TLC in the 21st Century

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For my professional career and life interests, I have traveled a unique journey that is reflected in my blog post title, TLC in the 21st Century.  The ambiguity existing in the use of TLC has several possibilities...my wife immediately thought I was going to be writing about teaching and learning communities, pathways I’ve shared with a number of school administrators, teachers, and paraprofessionals.  Other possibilities include 'tender loving care' that is associated with the TLC acronym, or perhaps an ‘ethic of care’ philosophy that is hopefully integrated into school environments.  The intent though is to write about technology, literacy and collaboration, whose intersections ironically impact the nature of learning communities in schools as well as the quality of relationships and care we see in a variety of 21st century school constructs such as brick and mortar schools, blended school communities and virtual schools.



21st Century Schools…Transform or Reform?

 

Following up my last post regarding binary choices decisions made in today’s schools, I had an opportunity to review Newburyport Public School’s recently launched Strategic Plan that is in the beginning stages of implementation, but holds promise for students and the district going forward.  Considering that the current kindergarten class will graduate in 2028, and babies born this past New Year’s Day will graduate post 2034, it is time for schools to shift their thinking from one of fixing or reforming schools to the bigger question of how to best transform them. Newburyport’s Strategic Plan leans in the direction of transformation; was developed by a full range of stakeholders; but more importantly that  diverse group of stakeholders including students, educators, community members, businesses and non profits will continue to guide the process going forward.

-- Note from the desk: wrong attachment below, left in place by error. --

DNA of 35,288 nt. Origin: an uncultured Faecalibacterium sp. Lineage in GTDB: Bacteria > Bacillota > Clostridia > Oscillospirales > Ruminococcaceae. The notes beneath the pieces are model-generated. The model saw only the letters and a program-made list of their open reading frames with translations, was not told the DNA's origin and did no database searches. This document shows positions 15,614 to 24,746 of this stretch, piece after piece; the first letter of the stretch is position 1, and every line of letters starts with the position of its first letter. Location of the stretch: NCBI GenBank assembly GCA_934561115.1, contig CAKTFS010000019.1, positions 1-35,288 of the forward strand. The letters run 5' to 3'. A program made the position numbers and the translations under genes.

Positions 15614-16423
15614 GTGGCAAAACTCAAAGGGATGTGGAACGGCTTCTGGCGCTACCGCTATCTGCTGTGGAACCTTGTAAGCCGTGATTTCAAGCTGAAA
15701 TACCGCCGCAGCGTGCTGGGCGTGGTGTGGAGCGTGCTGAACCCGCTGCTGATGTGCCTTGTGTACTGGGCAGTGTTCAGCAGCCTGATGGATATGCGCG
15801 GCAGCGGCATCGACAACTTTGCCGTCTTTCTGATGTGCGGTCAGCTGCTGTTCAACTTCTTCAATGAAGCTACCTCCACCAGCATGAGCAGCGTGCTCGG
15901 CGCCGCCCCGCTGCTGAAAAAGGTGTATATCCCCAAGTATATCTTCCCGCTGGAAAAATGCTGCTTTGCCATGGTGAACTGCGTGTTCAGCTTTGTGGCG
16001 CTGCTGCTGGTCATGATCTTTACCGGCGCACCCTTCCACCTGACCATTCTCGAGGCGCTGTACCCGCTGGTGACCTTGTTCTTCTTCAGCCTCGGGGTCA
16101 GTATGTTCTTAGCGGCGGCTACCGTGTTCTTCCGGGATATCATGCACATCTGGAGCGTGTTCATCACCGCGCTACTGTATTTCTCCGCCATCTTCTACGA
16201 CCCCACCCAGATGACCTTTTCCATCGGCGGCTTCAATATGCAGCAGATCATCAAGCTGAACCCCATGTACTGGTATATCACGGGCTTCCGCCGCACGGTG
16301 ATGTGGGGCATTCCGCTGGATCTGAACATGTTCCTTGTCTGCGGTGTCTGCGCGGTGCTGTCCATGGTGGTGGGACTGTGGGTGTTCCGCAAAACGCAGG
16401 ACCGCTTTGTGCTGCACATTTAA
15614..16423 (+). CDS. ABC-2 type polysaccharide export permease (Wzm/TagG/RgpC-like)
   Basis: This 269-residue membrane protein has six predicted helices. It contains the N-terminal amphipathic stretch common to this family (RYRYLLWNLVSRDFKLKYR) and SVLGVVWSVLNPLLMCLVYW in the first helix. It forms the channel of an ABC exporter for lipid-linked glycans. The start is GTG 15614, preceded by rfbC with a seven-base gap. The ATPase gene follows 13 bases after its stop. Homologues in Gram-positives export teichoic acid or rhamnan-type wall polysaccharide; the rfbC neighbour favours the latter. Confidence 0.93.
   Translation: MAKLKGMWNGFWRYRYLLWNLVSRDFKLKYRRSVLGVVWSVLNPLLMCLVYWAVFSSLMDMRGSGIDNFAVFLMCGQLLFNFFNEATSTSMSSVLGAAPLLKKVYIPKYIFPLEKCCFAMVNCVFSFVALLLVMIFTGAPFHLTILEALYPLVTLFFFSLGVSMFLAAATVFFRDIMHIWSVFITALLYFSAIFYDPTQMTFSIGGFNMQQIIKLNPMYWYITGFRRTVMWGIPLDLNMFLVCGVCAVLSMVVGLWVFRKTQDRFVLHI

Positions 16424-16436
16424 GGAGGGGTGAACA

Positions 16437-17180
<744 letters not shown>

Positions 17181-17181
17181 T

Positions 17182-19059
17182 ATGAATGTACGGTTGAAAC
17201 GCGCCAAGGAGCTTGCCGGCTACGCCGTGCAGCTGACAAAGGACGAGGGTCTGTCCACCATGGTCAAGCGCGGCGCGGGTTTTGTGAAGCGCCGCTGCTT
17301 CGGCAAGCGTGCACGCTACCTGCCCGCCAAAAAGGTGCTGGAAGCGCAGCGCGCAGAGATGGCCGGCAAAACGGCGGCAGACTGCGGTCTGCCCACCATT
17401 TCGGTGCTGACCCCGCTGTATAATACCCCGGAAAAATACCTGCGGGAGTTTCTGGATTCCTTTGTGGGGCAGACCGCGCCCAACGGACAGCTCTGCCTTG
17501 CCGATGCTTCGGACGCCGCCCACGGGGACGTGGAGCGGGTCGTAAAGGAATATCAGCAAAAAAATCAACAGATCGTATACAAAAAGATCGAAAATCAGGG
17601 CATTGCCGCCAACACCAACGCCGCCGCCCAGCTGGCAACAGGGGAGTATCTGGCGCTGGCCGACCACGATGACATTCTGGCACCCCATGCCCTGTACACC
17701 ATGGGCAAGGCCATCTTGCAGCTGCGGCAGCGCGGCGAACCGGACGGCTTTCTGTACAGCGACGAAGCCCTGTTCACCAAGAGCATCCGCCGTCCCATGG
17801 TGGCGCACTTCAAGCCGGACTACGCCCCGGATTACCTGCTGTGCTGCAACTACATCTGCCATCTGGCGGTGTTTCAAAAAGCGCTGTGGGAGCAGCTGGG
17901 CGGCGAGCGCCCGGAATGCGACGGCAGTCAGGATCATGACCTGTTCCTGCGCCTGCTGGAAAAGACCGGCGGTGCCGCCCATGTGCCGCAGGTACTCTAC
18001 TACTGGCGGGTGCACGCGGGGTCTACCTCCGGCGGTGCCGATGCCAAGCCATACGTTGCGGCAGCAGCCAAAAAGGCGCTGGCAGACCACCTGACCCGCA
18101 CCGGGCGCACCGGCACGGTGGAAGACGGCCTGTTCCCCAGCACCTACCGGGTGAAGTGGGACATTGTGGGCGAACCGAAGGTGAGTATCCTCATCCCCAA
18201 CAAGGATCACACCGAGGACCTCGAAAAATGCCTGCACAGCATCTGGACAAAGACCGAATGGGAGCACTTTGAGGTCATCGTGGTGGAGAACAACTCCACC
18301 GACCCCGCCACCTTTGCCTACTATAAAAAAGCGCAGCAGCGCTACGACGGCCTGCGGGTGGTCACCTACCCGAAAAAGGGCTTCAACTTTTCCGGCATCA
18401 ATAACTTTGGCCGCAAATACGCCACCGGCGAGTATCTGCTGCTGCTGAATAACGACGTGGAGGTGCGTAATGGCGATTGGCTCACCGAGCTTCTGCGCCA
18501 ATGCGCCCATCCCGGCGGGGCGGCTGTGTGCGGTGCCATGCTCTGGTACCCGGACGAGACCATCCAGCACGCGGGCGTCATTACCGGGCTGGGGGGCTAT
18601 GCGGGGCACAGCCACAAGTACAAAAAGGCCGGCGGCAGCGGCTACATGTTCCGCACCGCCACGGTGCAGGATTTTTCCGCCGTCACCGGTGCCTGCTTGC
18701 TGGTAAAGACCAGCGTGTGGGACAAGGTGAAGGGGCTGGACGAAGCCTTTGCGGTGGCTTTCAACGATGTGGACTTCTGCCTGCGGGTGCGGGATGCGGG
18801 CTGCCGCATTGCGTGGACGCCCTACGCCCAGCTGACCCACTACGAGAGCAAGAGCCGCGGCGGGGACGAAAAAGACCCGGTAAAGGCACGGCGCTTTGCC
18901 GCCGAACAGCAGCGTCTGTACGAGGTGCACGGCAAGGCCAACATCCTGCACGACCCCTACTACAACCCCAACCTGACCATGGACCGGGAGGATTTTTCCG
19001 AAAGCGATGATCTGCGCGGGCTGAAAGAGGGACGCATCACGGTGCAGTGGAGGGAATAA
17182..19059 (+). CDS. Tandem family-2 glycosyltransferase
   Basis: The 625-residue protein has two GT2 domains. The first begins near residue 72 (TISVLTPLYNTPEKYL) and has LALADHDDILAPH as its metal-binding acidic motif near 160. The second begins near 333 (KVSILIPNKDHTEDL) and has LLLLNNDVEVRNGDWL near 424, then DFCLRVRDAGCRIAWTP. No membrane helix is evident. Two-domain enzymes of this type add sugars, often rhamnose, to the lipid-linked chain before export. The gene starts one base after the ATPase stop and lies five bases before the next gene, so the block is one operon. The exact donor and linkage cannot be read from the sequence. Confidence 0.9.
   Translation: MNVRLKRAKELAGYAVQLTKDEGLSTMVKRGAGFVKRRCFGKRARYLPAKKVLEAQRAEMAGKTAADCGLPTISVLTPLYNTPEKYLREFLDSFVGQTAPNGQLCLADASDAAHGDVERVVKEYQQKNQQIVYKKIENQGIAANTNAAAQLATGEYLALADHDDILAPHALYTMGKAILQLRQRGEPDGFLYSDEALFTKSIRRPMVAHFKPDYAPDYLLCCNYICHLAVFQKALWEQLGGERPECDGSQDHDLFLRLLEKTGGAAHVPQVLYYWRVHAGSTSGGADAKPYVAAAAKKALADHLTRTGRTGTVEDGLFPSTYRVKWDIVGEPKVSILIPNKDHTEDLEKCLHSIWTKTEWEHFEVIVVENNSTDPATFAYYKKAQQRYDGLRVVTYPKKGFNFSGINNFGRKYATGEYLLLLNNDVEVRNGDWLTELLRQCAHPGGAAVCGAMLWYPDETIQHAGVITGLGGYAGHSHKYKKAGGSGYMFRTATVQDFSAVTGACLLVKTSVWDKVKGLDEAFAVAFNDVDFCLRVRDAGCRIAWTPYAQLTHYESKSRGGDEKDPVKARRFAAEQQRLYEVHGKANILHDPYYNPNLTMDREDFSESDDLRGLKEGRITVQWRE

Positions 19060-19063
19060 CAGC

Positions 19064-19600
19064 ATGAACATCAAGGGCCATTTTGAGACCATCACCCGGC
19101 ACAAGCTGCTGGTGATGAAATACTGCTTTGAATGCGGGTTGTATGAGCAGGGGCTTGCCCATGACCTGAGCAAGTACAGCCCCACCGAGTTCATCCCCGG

As my previous writings have addressed, it isn’t simply about getting the latest and greatest technology in the hands of students and teachers regarding 21st Century Learning. It’s more about understanding how to use technology as a tool to create the flexibility for learning essentially anytime, anyplace and perhaps most importantly, any pace. However…

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Moving Schools Beyond Binary Choices

Some tweets reveal; and one that caught my eye recently stated, “ We have to deprogram teachers from their own K-12 experience… to create student-centered classrooms.” That tweet was right on target, but another tweet needed to follow that parents also need to be deprogrammed from their own K-12 experience in order to create schools that are more flexible and eliminate time as a barrier for both students who can accelerate and students who can be successful if given more time.   However, even with technology that allows us to break the 20th century modes of delivering teaching and learning, students seem to still experience a ‘one size fits all’ environment for the most part. In many cases, technology is simply used to fit into old systems of “school” that has everyone start and end at the same time of day for 180 days each year for 13 years.

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Paradise aka Humanity Lost